Erith - Town Centre Improvements
Local Authority: Bexley
Funding Body: ODPM
Summary: Erith is a small historic estuary town which has lost much of its distinctive character through extensive redevelopment since the 1970s. Erith provides an example where there has been a successful scheme to minimise street clutter, such as the removal of a number of large signs within a conservation area. The scheme also provided improvements to pedestrian circulation and the reduction of traffic speeds. The scheme was funded by the ODPM and all works were completed on site by July 2006. This has always been a dilemma for traffic engineers who are responsible for both providing information to road users and maintaining highway safety, though no signs are required by Traffic Signs Regulations & General Directions (TSRGD) 2002 per se. There is increasing realisation of the intrinsic value that a quality uncluttered street environment brings to its surroundings, and designers should start from a position of having no signs, and introduce them only where they have a clear function.
The Erith sign reduction scheme included the following process:
Sign and post inventory gathering
An inventory of existing signs and posts within a defined area of study was taken and the data recorded on a plan to an appropriate scale. Positions for signs and posts were sited on plans, numbered and labelled to match or correspond with their pictures. Sign locations and picture records become vital when examining options for the amalgamation of some signs.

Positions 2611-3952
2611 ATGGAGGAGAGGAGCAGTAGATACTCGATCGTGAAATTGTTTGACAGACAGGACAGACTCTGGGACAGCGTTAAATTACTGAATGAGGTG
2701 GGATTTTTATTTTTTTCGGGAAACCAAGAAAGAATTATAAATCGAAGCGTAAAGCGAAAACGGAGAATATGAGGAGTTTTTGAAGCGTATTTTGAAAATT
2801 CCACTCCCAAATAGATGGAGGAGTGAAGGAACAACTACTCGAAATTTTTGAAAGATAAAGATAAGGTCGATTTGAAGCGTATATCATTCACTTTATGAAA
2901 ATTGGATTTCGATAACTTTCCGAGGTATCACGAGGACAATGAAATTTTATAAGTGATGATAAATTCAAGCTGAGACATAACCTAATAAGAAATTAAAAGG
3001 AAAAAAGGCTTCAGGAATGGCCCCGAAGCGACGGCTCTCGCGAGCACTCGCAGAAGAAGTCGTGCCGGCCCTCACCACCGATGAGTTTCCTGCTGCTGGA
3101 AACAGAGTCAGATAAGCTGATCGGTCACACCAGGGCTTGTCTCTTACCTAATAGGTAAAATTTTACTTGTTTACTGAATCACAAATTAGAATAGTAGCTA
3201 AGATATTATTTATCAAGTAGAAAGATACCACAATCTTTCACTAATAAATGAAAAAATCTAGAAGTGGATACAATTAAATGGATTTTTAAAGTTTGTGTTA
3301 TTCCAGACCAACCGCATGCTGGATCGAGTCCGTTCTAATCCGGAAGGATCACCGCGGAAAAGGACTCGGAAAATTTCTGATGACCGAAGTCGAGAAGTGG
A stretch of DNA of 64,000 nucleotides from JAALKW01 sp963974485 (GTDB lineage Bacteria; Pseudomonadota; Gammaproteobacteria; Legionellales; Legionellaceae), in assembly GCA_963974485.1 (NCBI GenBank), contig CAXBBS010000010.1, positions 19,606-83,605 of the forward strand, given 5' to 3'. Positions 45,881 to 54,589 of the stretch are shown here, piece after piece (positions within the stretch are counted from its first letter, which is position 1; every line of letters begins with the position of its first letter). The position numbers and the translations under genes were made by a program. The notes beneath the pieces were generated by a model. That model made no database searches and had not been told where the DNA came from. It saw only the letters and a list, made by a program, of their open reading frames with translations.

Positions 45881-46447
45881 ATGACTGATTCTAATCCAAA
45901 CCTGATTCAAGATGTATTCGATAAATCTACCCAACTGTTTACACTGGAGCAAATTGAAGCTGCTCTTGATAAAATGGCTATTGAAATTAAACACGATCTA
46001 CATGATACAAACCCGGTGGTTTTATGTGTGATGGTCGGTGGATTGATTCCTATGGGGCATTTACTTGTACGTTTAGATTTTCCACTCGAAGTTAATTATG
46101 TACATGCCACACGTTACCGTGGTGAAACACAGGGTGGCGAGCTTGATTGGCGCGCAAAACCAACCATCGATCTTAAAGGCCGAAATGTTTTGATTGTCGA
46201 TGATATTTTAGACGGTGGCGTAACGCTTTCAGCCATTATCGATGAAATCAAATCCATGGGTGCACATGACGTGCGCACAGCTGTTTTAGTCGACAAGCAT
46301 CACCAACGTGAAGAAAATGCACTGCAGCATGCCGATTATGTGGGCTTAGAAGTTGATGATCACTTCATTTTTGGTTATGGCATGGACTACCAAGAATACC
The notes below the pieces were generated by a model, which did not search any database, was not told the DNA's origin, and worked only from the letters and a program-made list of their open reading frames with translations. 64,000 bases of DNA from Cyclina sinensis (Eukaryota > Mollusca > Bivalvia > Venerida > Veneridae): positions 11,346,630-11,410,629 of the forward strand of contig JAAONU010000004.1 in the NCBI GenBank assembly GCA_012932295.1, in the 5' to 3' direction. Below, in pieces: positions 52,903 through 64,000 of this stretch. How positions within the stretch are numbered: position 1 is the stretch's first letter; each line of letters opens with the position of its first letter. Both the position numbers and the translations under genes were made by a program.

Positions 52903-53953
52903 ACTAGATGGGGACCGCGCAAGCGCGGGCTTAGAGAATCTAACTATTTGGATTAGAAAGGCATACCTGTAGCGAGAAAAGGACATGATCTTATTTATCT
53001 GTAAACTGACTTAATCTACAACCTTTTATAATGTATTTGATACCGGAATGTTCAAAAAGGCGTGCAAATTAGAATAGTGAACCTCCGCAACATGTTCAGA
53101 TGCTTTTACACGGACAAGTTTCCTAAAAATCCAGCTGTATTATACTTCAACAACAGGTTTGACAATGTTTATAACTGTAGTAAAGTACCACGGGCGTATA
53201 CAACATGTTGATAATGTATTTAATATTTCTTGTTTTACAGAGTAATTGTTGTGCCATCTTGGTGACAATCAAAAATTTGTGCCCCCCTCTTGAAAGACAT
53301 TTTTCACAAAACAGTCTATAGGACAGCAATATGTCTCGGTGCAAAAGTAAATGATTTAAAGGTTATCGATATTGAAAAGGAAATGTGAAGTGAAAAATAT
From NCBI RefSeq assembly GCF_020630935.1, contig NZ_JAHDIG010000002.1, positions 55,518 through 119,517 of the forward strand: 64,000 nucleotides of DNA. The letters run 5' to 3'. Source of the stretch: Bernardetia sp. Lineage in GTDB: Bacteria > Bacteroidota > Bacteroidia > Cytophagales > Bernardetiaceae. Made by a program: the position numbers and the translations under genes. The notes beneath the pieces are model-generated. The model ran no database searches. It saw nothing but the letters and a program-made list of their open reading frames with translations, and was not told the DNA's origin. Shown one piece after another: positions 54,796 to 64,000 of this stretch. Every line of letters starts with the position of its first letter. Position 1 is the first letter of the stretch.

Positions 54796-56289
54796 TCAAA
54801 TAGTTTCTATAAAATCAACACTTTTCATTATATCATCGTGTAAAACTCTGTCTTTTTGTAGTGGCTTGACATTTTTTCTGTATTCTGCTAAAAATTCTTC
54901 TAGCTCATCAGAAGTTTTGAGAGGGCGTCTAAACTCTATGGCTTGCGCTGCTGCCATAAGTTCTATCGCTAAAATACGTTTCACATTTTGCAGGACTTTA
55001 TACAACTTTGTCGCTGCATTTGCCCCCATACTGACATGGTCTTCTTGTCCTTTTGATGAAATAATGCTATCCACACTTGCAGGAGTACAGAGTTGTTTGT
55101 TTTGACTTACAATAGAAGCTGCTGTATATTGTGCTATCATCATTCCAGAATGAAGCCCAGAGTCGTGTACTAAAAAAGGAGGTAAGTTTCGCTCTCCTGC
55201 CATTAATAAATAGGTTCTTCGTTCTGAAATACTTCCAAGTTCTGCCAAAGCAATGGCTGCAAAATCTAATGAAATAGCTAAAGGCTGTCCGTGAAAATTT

Eliminating unnecessary signs and posts
A group of engineers and highways council officers with local knowledge walked the scheme to decide which signs and posts needed to be removed. At this stage unwanted street bollards and other signs like street names were recommended for removal.
Rationalising of signage
Once unnecessary signage had been removed, there was then a rationalisation of any remaining signs, and those that could be amalgamated into one were combined. Where combined signs met the road safety standards but not the TSRGD legislation 2002, then special dispensation was requested from the Department of Transport. On many occasions, ‘direction’ signs were repeated too often and were combined and located strategically.
Keywords: DESIGN IN CONTEXT